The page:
Niko's Project Corner

Language Clojure and tag GitHub at other sites

Benchmarking Elasticsearch and MS SQL on NYC Taxis

(7th May 2017)

The NYC Taxi dataset has been used on quite many bench­marks (for ex­am­ple by Mark Litwintschik), per­haps be­cause it has a quite rich set of columns but their mean­ing is mostly triv­ial to un­der­stand. I de­vel­oped a Clo­jure pro­ject which gen­er­ates Elas­tic­search and SQL queries with three dif­fer­ent tem­plates for fil­ters and four dif­fer­ent tem­plates of ag­gre­ga­tions. This should give a de­cent in­di­ca­tion of these databases per­for­mance un­der a typ­ical work­load, al­though this test did not run queries con­cur­rently and it does not mix dif­fer­ent query types when the bench­mark is run­ning. How­ever bench­marks are al­ways tricky to de­sign and ex­ecute prop­erly so I'm sure there is room for im­prove­ments. In this pro­ject the tested database en­gi­nes were Elas­tic­search 5.2.2 (with Or­acle JVM 1.8.0_121) and MS SQL Server 2014.

Languages: Clojure
Tags: GitHub Databases Elasticsearch SQL
GitHub: nikonyrh/nyc-taxi-data

Analyzing NYC Taxi dataset with Elasticsearch and Kibana

(19th March 2017)

The NYC taxi­cab dataset has seen lots of love from many data sci­en­tists such as Todd W. Schei­der and Mark Litwintschik. I de­cided to give it a go while learn­ing Clo­jure, as I sus­pected that it might be a good lan­guage for ETL jobs. This ar­ti­cle de­scribes how I loaded the dataset, nor­mal­ized its con­ven­tions and columns, con­verted from CSV to JSON and stored them to Elas­tic­search.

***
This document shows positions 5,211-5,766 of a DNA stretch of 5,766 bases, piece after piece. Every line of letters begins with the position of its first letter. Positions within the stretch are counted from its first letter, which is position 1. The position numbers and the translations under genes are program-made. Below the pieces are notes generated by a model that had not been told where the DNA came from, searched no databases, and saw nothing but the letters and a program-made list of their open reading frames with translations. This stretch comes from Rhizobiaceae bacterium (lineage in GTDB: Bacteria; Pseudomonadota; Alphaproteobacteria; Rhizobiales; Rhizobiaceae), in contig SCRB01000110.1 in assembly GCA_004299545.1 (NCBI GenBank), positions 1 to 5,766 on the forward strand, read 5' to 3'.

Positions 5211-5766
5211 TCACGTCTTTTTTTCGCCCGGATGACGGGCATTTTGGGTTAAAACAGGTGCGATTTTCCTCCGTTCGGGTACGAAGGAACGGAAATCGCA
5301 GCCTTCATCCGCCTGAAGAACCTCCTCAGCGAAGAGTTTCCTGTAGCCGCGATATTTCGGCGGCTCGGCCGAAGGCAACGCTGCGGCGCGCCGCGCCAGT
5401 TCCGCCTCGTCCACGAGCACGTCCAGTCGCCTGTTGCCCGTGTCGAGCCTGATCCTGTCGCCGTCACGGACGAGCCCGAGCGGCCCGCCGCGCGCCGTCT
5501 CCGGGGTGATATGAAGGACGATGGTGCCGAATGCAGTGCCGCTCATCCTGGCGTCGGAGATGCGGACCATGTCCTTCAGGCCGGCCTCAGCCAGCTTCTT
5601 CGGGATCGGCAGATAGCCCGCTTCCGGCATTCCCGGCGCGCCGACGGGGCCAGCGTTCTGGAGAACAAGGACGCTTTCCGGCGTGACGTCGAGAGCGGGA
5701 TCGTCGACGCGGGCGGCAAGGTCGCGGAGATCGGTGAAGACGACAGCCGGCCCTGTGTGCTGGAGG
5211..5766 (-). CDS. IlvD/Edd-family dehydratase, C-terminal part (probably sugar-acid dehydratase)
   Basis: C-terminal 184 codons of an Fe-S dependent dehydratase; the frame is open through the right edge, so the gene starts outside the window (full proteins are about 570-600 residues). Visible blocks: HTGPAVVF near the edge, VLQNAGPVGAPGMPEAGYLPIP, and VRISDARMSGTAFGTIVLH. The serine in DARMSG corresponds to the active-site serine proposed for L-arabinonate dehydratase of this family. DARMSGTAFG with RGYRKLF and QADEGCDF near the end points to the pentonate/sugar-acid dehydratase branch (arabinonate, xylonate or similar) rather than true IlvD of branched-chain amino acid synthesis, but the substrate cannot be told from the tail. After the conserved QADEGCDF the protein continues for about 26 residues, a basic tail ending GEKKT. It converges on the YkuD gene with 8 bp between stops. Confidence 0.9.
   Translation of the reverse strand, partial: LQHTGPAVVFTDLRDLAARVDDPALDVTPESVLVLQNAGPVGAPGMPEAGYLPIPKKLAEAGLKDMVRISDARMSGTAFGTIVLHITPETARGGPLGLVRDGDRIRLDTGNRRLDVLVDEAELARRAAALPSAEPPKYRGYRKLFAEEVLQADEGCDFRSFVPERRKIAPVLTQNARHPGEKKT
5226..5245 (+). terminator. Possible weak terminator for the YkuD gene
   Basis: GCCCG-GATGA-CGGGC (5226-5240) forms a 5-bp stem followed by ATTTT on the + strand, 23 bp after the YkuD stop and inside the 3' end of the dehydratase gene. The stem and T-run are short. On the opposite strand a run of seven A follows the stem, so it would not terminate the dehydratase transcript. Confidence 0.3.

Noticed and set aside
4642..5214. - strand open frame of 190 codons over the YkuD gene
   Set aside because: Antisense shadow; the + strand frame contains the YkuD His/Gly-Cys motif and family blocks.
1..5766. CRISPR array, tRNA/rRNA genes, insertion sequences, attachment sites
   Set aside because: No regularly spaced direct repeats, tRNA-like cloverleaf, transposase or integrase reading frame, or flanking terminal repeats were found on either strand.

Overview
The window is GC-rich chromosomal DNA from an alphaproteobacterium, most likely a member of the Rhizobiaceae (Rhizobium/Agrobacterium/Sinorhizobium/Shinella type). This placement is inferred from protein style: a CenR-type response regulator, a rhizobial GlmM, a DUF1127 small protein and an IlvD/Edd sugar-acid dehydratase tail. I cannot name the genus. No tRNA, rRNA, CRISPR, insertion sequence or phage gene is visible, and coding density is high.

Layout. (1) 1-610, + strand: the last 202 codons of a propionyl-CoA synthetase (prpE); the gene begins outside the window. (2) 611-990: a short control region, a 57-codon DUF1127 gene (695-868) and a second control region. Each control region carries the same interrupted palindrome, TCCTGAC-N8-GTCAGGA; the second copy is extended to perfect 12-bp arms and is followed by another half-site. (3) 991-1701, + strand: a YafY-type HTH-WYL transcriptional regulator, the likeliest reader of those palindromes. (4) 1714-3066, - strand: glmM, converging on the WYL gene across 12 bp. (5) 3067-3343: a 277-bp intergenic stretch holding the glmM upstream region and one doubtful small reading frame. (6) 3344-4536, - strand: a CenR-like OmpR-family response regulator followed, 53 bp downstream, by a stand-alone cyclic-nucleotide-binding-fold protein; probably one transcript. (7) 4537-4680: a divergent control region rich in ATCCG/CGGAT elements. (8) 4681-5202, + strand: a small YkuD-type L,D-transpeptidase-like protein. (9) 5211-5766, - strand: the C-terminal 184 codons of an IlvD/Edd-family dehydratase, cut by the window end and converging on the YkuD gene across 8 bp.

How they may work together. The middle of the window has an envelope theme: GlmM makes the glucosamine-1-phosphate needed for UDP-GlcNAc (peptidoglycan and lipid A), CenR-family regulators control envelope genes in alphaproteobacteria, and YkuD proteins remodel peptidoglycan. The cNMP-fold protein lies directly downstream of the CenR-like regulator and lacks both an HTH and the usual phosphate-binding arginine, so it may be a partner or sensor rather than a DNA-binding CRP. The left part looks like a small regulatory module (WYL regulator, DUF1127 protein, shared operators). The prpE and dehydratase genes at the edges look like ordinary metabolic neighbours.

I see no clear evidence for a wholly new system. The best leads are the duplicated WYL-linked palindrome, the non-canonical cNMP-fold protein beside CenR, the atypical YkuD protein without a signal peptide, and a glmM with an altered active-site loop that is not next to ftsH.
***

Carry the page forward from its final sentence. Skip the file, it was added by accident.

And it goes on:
Languages: Clojure
Tags: GitHub JVM Elasticsearch Databases Business Intelligence Kibana
GitHub: nikonyrh/nyc-taxi-data

Mustache templates in Clojure

(25th January 2017)

Mus­tache is a well-known tem­plate sys­tem with im­ple­men­ta­tions in most pop­ular lan­guages. At its core it is log­icless same tem­plates can be di­rectly used on other pro­jects. For ex­am­ple I am plan­ning to port this blgo en­gine from PHP to Clo­jure but I only need to re­place La­TeX pars­ing and HTML gen­er­ation parts, I should be able to use ex­ist­ing Mus­tache tem­plates with­out any mod­ifi­ca­tions. To learn Clo­jure pro­gram­ming I de­cided not to use the rec­om­mended li­brary but in­stead im­ple­ment my own.

Languages: Clojure
Tags: Blog GitHub JVM
GitHub: nikonyrh/mustache-clj

English hyphenation algorithm in Clojure

(17th August 2016)

This is noth­ing that spec­tac­ular (as if any­thing on my blog is), but I still wanted to de­scribe the out­line of the pro­ject of port­ing the hy­phen­ation al­go­rithm from PHP to Clo­jure. The im­ple­men­ta­tion is only about 80 lines of code + com­ments + 20 lines of unit tests. For com­par­ison the orig­inal PHP abom­ina­tion is about is about 160 LoCs, al­though it is a bit bloated by im­ple­ment­ing the pat­terns search via a trie data struc­ture in­stead of us­ing the str­pos func­tion.

Languages: Clojure
Tags: Hyphenation Blog GitHub JVM
GitHub: nikonyrh/hyphenator-clj